Star Trek fans are often called Trekkies (and if you ever get the chance to see the documentary film of the same name, do so. It's brilliant), but the true Trek fan calls him/her/itself a Trekker. One fan told me ‘Trekkies are just older Shatner groupies’.

Doctor Who fans are Whovians and have a magazine called the Whovian Times. Back in the 1970s and early 80s I was a member of the Doctor Who Appreciation Society (DWAS) and met Peter Davison on the set of Time Flight, and John Nathan-Turner - the then producer - on many occasions. No one called us Whovians back then so it must be a new-ish title.

But the award for best name goes to fans of 1960s cult series The Avengers. They’re apparently called Steedophiles. Their website is called Steedophilia. Oh dear.


Chris Hale said...

Stevyn, old chap! Thank you for your most comprehensive list.

Here is your next project; collective names for fans of non sci-fi programmes. Here's a couple of my own making to start you off. "The Billious Collective" for lovers of The Bill; and "Coronati" for devotees of Coronation Street. I suppose I could have called them "The Corries" but I think it's been done. Oh, and apologies in advance to those of your American readers who haven't the faintest idea what I'm talking about.

Stevyn Colgan said...

Chris - A good start! I always felt that Doctor Who fans should be called 'Whonatics' or 'Whoonies' ... but no one took me up on my suggestion. It seems that there is a subset of fans who simply fancy the pants off the current incumbent of the TARDIS. I guess we'd call them 'Tennants'.

Eastenders fans could be 'Albert Squares' I guess. And fans of Last of the Summer Wine can be caled anything you like as they are nonagenarian, deaf, mentally ill or brain-dead.

Chris Hale said...

No great opinions on the merits of LOTSW, then? I suppose we could just call them "Winos"? Seems quite appropriate to me.

Stevyn Colgan said...

Bugger. Was it that obvious?

I just think that the show had some merit when it started - about 70 years ago wasn't it? Or does it just feel like that? - but is now just a dribbling, arthritic, bandy-legged old dog of series that the BBC is too fond of to put it out of its misery. And has there ever been a show where so many of the actors have died 'on the job', as it were?

(Oh, for my US chums, 'Last of the Summer Wine' is a curious long-running sitcom about the aged and eccentric inhabitants of a small Northern town apparently enjoying one last go at life before they go into the ground. Most of the show's long list of stars have died while still on the show and many are in their 70s, 80s and even 90s. It celebrates its 30th year on air next year.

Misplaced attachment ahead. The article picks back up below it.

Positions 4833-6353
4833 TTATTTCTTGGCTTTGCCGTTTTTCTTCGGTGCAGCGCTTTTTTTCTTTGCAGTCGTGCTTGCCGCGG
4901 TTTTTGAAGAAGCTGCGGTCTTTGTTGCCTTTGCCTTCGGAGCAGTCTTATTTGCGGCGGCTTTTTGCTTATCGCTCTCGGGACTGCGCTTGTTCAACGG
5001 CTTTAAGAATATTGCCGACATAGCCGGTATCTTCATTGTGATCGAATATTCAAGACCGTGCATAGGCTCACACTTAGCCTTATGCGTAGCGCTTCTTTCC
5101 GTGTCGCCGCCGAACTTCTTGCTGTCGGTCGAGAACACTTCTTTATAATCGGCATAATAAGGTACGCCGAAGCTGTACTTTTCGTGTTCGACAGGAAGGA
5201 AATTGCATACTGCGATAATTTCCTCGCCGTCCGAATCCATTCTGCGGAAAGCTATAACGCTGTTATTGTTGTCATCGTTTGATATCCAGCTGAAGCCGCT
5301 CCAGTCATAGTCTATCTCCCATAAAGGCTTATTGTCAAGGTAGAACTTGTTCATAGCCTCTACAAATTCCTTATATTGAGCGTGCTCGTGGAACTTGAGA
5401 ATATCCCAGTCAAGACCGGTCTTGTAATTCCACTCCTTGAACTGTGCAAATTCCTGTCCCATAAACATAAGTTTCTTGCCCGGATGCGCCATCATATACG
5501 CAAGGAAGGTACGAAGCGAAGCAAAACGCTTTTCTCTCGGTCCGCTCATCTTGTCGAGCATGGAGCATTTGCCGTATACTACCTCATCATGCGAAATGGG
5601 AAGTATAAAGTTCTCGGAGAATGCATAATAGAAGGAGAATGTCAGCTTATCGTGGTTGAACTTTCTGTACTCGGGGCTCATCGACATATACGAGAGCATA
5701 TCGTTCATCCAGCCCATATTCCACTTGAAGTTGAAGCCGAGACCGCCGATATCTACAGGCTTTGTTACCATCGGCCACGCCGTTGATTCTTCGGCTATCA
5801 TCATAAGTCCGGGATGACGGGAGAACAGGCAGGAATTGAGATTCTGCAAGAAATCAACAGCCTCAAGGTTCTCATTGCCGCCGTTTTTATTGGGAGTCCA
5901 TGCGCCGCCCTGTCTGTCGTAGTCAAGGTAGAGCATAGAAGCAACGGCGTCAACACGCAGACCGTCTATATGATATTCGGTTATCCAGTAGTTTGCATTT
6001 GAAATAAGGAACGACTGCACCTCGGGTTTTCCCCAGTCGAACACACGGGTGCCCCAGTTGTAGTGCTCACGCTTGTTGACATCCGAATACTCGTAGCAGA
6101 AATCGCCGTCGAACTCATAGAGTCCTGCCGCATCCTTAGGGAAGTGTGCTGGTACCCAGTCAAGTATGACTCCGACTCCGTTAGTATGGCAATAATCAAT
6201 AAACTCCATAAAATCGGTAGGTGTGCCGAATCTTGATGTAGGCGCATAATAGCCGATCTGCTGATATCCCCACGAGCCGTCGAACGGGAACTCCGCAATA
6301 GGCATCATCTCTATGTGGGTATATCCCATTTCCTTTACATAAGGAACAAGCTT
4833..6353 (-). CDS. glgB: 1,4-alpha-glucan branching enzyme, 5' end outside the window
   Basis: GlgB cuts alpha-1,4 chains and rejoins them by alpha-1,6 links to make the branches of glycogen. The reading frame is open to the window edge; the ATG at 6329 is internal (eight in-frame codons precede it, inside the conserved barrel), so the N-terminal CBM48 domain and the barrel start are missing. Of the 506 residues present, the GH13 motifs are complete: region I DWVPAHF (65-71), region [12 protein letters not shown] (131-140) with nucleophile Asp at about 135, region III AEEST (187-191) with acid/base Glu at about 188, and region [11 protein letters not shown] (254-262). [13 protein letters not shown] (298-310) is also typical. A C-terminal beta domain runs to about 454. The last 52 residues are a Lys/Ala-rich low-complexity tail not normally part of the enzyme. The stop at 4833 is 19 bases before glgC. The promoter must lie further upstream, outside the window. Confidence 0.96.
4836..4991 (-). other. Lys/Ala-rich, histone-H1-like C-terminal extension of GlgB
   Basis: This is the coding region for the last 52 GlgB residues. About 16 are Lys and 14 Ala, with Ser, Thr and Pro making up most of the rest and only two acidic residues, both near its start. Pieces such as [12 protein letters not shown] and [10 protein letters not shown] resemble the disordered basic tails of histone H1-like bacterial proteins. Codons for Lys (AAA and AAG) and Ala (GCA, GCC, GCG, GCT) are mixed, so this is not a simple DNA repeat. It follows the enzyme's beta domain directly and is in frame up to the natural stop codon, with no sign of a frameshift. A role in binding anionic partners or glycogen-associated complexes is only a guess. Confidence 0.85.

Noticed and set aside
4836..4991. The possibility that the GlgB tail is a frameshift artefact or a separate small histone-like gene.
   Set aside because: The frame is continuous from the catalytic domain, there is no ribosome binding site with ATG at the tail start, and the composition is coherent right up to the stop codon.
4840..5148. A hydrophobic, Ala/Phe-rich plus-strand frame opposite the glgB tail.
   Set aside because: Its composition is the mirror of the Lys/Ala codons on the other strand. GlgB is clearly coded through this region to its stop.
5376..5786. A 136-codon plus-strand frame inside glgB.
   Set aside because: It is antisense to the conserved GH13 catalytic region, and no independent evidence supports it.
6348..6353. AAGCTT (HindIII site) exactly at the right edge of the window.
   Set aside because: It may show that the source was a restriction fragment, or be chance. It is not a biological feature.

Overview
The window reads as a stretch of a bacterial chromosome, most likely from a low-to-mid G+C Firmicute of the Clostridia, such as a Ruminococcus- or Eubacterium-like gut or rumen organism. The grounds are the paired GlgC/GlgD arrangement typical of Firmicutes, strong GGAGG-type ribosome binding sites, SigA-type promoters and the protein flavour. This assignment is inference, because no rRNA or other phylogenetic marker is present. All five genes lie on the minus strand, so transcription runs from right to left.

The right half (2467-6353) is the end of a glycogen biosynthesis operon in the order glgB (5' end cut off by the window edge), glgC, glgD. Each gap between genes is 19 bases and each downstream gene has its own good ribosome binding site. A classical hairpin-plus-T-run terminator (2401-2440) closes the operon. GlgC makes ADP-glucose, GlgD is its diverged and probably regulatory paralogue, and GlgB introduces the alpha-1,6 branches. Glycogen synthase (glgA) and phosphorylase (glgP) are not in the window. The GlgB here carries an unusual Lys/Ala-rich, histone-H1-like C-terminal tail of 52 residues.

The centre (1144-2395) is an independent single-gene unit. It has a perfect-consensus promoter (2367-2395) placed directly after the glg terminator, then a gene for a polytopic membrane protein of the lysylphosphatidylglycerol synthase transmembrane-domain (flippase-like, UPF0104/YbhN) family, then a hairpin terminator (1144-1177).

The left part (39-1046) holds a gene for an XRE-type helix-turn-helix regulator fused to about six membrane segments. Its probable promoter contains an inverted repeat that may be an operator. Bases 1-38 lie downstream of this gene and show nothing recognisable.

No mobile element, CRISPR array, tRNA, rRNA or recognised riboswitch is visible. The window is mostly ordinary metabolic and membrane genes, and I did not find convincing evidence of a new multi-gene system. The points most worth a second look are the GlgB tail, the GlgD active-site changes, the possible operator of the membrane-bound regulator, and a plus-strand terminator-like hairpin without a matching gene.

Read more here:

Debby said...

Actually, I watch the Last of the Summer Wine here from time to time. It is part of the BBC comedies series that PBS airs. I guess that I must be watching the old ones, because I enjoy it although I'm not such a wino that I'd drop everything and run for the TV at 7:30 each evening. I do that for As Time Goes By. I've watched that through twice. I hate it in the middle when she's tangled up with Alistair and her daughter is with Lionel, but I do enjoy the sweetness of it. Now my children have a name for fans of that show: They call me 'bore'.

Janet said...

You've taught me something else today. Didn't realize I was a "Steedophile" - or could that be a "Peelophile". (My god, THAT sounds even WORSE!)


Stevyn Colgan said...

Janet - Urk. No, I'm not sure which is worse either.

Slight change of subject ... I laughed when I was in the USA recently and saw a pedometer for sale. Handy item to have if you have kids I guess! But don't Americans find that dropping the dipthong 'ae' makes it confusing telling the difference between Latin-originated words? Over here, there's a distinct difference between 'pedo'(pertaining to feet) and 'paedo' (relating to children).


Janet said...

Hope you weren't expecting a very intelligent or extended discussion, Stevyn. I didn't even realize that we Americans were missing the "ae" until I moved over here. Sometimes we pronounce the words slightly differently, but generally it's strictly by context.

It's a bit like the answer I got from my French teacher - years ago - when I asked her how you'd know whether an "advocat" was a fruit or an attorney.

I DO find "English" a bit more confusing and complicated here in its area of origin.


Stevyn Colgan said...

Janet - Ha! No, I wasn't questioning it it all. Just a comment. I think it was Pitman who tried to introduce a distinct US English of which only a few rules ended up being used (such as dropping the extraneous U from words like colour and valour). And I seem to remember George Bernard Shaw advocating something similar; a simplified Engish where everything wuz speld funeticly. His argumant - which has some validity - is that English is a mongrel tongue formed from bits and pieces of many other tongues ... but now it had reached a kind of stability, why not reorganise it and make it unique? It's a fascinating subject.

Stevyn Colgan said...

Sorry - I meant 'argument' ... that wasn't a suggested alternate speling!